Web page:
This New Rye Whiskey From Ireland Is A Must-Try

We’ve been talking a lot about rye whiskey lately. The gist is rye is taking the world by storm right now with expressions popping up all over, especially outside of the U.S. One of the newest additions to the rye style is coming from Ireland.

Irish Distillers created a micro-distillery that operates within their huge Midleton campus down in County Cork. Midleton is renowned for making the lion’s share of Irish whiskey with names like Powers, Redbreast, Paddy, and Jameson under their roof. Their micro-distillery focuses on one brand though, Method and Madness, which operates as a sort of Irish whiskey lab for unique mash bills, maturations, and blends.

Their latest release, Method and Madness Rye and Malt, embraces both the current trend of unique Irish whiskey drops and the world’s love of rye whiskey. We were lucky enough to get our hands on a bottle recently so let’s get into what’s in that bottle.

Method and Madness Rye & Malt

Method & Madness
Pernod Ricard

ABV: 46%

Average Price: $105

The Whiskey:

Distiller Katherine Condon created this whiskey using a mash bill of 60 percent rye and 40 percent malted barley. That spirit then spent several years chilling out in ex-bourbon casks before it was proofed and bottled.

Tasting Notes:

There’s this juxtaposition of lemon pepper and a rush of lavender on the nose that’s so pronounced it’s almost impossible to get anything else. The palate veers away from that towards a cedar box stuffed with spicy, dry tobacco leaves dusted with white pepper, cloves, and a dark chocolate powder cut with ground-up dried chili flakes. The mid-palate sweetens slightly with a touch of dates soaked in black tea next to ginger snap cookies.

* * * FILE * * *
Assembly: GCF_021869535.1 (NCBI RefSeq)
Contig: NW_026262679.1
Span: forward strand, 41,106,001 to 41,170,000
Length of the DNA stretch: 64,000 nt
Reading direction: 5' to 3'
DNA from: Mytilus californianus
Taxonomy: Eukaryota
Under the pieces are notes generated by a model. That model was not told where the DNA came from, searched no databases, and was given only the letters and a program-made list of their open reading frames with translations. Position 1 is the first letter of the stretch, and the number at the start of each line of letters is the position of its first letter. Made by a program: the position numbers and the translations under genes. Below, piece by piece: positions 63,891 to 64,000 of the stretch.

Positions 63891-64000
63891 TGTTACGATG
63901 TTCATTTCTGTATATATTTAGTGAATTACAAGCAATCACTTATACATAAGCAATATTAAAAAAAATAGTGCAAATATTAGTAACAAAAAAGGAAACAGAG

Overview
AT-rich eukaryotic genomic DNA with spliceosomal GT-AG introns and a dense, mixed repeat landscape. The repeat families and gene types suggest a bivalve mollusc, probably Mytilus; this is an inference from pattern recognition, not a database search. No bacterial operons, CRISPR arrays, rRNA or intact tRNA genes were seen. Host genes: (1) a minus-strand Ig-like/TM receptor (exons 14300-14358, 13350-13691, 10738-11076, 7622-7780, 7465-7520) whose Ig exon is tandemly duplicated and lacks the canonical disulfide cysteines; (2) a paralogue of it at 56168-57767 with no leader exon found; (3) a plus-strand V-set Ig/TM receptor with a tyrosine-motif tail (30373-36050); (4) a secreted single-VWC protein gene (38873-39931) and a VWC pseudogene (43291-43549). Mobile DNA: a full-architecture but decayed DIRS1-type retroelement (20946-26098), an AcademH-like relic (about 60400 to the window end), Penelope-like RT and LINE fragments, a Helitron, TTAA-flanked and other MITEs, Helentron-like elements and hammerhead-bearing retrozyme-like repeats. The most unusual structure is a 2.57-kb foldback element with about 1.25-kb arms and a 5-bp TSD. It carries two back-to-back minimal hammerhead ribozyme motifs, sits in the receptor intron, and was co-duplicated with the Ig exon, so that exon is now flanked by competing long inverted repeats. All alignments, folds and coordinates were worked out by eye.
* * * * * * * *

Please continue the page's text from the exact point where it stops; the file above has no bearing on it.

The Bottle:

Method and Madness’ bottles are cool on their own. The glass has a great art-deco vibe with a label that invokes Alfons Mucha. It’s hefty, eye-catching, and feels totally unique.

Bottom Line:

This was an interesting entry in the rye pantheon. It felt very familiar while having a lightness that ringed very Irish, which was a good thing. It’s balanced and nuanced. But, in the end, it feels more like a really solid cocktail whiskey that you only grab as a sipper in a pinch.


89/100 — This was a solid, albeit light rye. It’ll be way too light for some fans of the powerhouse, high ABV ryes coming out of Kentucky. But as an easy-sipper and cocktail base, it shines.